[Python-Dev] provisional status for asyncio

Brett Cannon brett at python.org
Fri Aug 28 00:46:28 CEST 2015

On Thu, 27 Aug 2015 at 15:24 Yury Selivanov <yselivanov.ml at gmail.com> wrote:

> On 2015-08-27 5:53 PM, Brett Cannon wrote:
> >
> >
> >     Considering that Python versioning is defined as
> >     major.minor.micro, I'll
> >     rephrase the proposal:
> >
> >     Level 1: Backwards incompatible changes might be introduced in new
> >     Python releases (including micro releases)
> >
> >     Level 2: Only backwards compatible changes (new APIs including) can
> be
> >     introduced in micro releases.
> >
> >
> > In that case I don't think it's a good idea for something that has
> > widespread use to get new APIs in a micro release; I lived the
> > 2.2.1/boolean event and I don't want to go through that again. If a
> > module is used enough to warrant not breaking backwards-compatibility
> > then it warrants not being provisional and being like any other module.
> I wasn't using Python 2.2/2.3, but from what I could google the
> "2.2.1/boolean event" you mention was introducing True/False/bool
> built-ins.  This sounds like a language-level change, as opposed to new
> API in a stdlib module, which is a different scale.

True, but that doesn't mean that 3.5.1 will be able to run code that 3.5.0
has no chance of running because you introduced a new feature in asyncio.

> My understanding about adding new features in bugfix releases (3.5.x) is
> that you might end up in a situation where your 3.5 code developed on
> 3.5.x suddenly stops working on 3.5.y.  Yes, you have to be careful
> about how you deploy and test your code when using a provisional package.
> But the thing about asyncio is that it *is* still provisional in 3.4.

Right, but we're talking about 3.5 here, right?

> During 3.4 release cycle we introduced many new features to asyncio, and
> to be honest, I haven't heard anybody complaining.  I believe that main
> motivation for making asyncio non-provisional was to guarantee that we
> won't introduce backwards-incompatible changes to it.
> Given the fact that asyncio sees some adoption, I support that from now
> on we will guarantee that backwards compatibility is preserved. But
> withholding new useful (and sometimes essential) features till 3.6.0 is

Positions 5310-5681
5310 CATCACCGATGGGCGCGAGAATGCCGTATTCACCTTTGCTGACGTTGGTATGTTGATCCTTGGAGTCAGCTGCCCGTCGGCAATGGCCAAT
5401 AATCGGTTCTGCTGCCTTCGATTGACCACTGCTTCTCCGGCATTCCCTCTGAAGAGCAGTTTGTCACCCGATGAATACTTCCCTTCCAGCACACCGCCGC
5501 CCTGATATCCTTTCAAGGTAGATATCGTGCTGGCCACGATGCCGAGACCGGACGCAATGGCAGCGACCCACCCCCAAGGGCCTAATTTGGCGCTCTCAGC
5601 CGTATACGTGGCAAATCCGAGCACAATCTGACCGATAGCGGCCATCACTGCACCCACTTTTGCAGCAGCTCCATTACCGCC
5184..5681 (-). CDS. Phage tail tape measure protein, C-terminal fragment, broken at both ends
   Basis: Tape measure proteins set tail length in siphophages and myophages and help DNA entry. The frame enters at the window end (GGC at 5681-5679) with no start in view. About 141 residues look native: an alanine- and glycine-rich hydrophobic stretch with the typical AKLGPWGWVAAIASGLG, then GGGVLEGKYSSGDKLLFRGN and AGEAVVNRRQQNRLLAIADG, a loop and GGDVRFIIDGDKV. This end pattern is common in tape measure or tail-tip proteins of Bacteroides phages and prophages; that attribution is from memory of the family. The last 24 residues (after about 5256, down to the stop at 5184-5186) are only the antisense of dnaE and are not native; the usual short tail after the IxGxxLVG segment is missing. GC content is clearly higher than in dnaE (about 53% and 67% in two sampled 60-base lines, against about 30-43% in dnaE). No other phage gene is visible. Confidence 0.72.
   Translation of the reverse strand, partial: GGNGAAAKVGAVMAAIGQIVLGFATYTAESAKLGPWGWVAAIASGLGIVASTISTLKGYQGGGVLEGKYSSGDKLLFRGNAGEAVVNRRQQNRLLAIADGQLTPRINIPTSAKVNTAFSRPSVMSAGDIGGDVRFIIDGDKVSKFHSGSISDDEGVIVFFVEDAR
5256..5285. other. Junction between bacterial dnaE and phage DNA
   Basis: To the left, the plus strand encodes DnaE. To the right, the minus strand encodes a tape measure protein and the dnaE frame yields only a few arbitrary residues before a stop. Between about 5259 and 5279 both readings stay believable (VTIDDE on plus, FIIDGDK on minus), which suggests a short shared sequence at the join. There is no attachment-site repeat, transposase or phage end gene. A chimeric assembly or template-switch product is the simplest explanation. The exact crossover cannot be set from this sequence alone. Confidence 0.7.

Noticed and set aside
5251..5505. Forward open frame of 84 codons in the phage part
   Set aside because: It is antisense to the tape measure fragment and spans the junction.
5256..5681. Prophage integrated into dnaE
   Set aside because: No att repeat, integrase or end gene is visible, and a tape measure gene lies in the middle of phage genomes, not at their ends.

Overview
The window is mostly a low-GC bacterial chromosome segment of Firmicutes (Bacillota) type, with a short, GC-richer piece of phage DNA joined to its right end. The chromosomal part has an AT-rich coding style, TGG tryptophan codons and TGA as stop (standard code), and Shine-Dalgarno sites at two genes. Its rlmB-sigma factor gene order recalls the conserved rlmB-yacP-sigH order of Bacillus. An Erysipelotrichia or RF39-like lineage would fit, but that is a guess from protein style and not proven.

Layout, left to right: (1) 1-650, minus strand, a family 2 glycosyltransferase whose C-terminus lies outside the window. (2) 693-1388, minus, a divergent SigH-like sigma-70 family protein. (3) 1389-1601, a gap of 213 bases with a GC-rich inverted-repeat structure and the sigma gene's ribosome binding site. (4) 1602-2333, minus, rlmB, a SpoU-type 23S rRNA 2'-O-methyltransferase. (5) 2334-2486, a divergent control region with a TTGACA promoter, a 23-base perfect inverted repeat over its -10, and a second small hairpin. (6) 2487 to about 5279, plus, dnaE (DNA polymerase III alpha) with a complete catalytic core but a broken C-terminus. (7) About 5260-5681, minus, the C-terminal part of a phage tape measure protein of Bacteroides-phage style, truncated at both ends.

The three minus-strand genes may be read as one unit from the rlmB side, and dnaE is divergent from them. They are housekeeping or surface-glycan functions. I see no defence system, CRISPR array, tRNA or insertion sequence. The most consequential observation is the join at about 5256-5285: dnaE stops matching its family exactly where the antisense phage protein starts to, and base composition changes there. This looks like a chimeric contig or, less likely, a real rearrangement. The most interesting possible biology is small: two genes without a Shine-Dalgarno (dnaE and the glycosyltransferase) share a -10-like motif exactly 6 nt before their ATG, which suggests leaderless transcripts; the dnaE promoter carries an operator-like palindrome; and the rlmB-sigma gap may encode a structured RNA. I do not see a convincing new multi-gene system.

> out (March 2017?) sounds wrong to me.
> I should also mention that asyncio is different from other packages in
> the stdlib:
> 1. It's new, it virtually didn't exist before 3.4.0.

Sure, but now it does. You said yourself that asyncio is seeing adoption,
so exists now for at least some people.

> 2. It's not a module, it's a framework.

But it's still in the stdlib and has already gone through one release as

>   If it lacks a core feature
> (like starttls) that is hard to implement as an add-on, you're basically
> forced either copy/paste a lot of code or to fork asyncio.  And if you
> fork it, how will your dependencies can be upgraded to use that fork?

I'm not forking so that's not my problem. =)

> I want to continue (as we did in 3.4.x releases) evolving asyncio on a
> faster scale than CPython currently evolves, *and* to guarantee that we
> won't break existing code.  That's why I propose to tweak our definition
> of provisional packages.

I still don't like it. I say it's either fully provisional or it's not. I'm
fine with extending its provisional status another feature release as long
as it clearly states that in What's New for 3.5, but I don't think this
granularity guarantee of not breaking APIs while adding new features is
worth it. What if you want to add a new feature that is really hard to do
right without breaking compatibility? We all know how trying that is. If
you truly want to keep an accelerated development cycle, then short of
releasing new stdlib versions every 6 months separate from the language
then I say keep it provisional for 3.5.
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